AuthorTopic: The History of Pixel Art  (Read 17214 times)

Offline Cure

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Re: The History of Pixel Art

Reply #10 on: February 03, 2016, 12:44:17 am
Maybe add classic gameboy / game boy advance release dates as well?
They're up there - '89 and '01

Offline Conzeit

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Re: The History of Pixel Art

Reply #11 on: February 03, 2016, 01:08:34 am
nice little topic. Had a nice chat about it =D
2005 is definitively way too late for pixelation. I started being absent from it by 2005 for sure.

Madgarden told me he remembered it as a subforum to the Game Developer's Refuge from about 1998. Alex dug this up at archive.com https://web.archive.org/web/20020608081439/http://boards.swoo.net/cgi-bin/ikonboard.cgi?s=3cfdbfd81e80ffff from 2002, but I'm pretty sure I was here by 2001. I guess I may be off by a year but it's defintively not 2005

 
« Last Edit: February 03, 2016, 01:12:11 am by Conceit »

Offline Cure

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Re: The History of Pixel Art

Reply #12 on: February 03, 2016, 01:26:46 am
it's defintively not 2005
Yeah, I've got PJ listed at 2005 (though it was -technically- working in Dec 2004). Pixelation is currently listed as 20?? because the beginnings of this community remain extremely murky to me.

I'm still not certain that either site warrants a mention. They're both very important to me and our community but it's difficult to say what their contributions are on a larger, historical scale.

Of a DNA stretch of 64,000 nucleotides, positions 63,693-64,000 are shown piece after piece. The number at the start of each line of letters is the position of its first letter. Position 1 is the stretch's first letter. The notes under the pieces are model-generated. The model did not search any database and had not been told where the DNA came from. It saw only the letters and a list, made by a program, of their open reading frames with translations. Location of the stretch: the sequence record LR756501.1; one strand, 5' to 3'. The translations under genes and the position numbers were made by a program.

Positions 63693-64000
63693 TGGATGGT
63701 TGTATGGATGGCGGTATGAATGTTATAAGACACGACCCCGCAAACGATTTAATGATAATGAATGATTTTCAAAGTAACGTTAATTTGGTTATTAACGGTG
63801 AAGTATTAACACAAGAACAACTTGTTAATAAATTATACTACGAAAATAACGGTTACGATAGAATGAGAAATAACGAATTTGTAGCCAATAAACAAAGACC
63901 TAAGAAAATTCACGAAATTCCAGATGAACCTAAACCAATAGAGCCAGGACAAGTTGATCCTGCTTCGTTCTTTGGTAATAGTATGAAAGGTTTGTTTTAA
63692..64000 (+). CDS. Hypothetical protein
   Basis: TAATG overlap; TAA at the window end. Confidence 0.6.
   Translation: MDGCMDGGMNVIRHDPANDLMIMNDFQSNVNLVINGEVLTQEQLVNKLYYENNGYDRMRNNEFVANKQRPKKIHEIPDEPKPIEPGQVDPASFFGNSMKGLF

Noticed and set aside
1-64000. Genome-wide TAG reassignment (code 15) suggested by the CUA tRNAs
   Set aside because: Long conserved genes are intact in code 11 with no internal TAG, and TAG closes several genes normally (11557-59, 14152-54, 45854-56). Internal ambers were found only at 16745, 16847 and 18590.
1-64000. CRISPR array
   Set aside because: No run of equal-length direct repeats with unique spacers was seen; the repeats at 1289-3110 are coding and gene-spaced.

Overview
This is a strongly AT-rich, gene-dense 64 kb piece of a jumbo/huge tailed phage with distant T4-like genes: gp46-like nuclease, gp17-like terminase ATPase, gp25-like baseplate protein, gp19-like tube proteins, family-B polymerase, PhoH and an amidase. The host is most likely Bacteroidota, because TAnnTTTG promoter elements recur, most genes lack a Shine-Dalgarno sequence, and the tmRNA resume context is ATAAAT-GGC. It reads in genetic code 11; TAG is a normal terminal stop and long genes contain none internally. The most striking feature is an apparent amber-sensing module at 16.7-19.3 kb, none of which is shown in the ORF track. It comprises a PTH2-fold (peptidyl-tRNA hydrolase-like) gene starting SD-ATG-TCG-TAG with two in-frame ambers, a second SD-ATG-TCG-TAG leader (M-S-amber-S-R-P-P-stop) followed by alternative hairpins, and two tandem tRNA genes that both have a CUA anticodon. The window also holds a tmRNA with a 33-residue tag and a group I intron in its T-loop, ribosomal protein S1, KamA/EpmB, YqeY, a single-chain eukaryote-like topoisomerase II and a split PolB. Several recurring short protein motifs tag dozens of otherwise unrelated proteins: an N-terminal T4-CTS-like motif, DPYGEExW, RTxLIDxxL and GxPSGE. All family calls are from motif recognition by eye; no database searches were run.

Offline Gil

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Re: The History of Pixel Art

Reply #13 on: February 03, 2016, 01:43:45 am
We deserve a mention ;). As far as I can tell, Pixelation and Pixel Joint created a generation of artists, so much so, that I keep running into people in all sorts of places, from game studios to any random place where pixel art pops up (pieces from Pixeljoint were long the most favorite to pick as paintings in Minecraft). A bunch of influential indie games were created by people that learned their trade right here. If we were to make a list of just the professional games I know of that have Pixelation or Pixeljoint members on the team, we'd be absolutely flabbergasted. We even managed to influence quite a few old timers, like Henk Nieborg. Other places where pixel art is practiced are usually dominated by our members (places like deviantArt).

It makes me proud and I definitely think we should our heads up high and put ourselves in lists like that.

Offline RAV

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Re: The History of Pixel Art

Reply #14 on: February 03, 2016, 03:01:21 am
it's defintively not 2005
Yeah, I've got PJ listed at 2005 (though it was -technically- working in Dec 2004). Pixelation is currently listed as 20?? because the beginnings of this community remain extremely murky to me.

I'm still not certain that either site warrants a mention. They're both very important to me and our community but it's difficult to say what their contributions are on a larger, historical scale.

Oh, hehe.. ,